smaller sample. Therefore, future research should specifically
compare attitudes of immigrant and nonimmigrant children from
ethnic majority and minority groups to disentangle the effects of
immigrant and minority status.
Negative Associations Between National Identity and
The third and final goal of the current study was to examine
whether a stronger superordinate group identity (specifically, na-
tional [American] identity) would be associated with less inter-
group bias toward its constituent subgroups. We observed that
ethnic minority and immigrant children who felt more “American”
than ethnic reported less intergroup bias. Identifying as an “Amer-
ican” may be associated with children opposing familial or cultural
norms favoring the expression of bias toward ethnic outgroups
such as African Americans, as has been reported in the case of
West Indian immigrants (Waters, 1999). Alternatively, possessing
a more central national identity may be associated with children’s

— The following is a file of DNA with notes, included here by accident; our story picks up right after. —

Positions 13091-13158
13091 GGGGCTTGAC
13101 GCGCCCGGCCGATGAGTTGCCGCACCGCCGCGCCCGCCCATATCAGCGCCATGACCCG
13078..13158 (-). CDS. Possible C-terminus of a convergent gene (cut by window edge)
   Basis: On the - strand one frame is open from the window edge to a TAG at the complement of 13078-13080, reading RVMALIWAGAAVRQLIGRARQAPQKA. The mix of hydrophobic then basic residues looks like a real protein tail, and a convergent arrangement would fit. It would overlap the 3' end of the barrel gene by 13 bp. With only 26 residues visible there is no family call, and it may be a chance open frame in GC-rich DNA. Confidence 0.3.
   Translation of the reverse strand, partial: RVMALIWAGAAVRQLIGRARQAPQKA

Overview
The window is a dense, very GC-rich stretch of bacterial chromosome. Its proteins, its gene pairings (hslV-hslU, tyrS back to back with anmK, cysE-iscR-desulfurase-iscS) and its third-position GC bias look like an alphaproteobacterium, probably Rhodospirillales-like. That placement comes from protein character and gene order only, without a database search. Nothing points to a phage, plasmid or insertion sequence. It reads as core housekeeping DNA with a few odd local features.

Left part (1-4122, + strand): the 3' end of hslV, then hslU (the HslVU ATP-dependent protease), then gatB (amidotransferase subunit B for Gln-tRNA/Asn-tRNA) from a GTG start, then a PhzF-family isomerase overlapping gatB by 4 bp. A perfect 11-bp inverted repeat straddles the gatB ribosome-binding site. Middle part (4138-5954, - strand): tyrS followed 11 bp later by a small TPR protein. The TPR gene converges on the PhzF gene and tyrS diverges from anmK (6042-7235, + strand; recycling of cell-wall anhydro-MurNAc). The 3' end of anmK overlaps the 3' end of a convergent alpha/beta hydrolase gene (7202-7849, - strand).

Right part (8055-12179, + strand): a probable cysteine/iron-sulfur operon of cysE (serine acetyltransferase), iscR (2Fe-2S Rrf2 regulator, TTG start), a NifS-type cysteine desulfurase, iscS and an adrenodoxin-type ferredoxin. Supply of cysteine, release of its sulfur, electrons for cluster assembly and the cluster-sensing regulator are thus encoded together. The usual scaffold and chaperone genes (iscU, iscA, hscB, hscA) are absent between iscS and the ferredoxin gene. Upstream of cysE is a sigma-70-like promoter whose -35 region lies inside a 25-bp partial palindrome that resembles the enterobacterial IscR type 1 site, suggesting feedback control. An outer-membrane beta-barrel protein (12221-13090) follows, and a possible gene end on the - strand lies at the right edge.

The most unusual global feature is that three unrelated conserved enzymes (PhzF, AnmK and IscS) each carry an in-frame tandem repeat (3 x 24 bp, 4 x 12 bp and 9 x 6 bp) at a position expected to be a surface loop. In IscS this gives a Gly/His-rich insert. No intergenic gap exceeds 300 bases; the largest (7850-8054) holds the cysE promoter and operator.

greater exposure to, or acceptance of, “American” (i.e., White
majority) norms prohibiting the expression of explicit prejudice
against outgroups (Brown & Bigler, 2004; Rutland, 1999, 2004;
Rutland, Cameron, Milne, & McGeorge, 2005). Finally, a strong
national identity also may have reduced children’s intergroup bias
via ethnic outgroup members’ inclusion in this superordinate
group. This particular finding implies that there are positive inter-
group outcomes associated with ethnic minority children possess-
ing a strong national identity, but the exact process underlying this
association remains to be examined in future research.
The results obtained from the repeated measures ANOVA also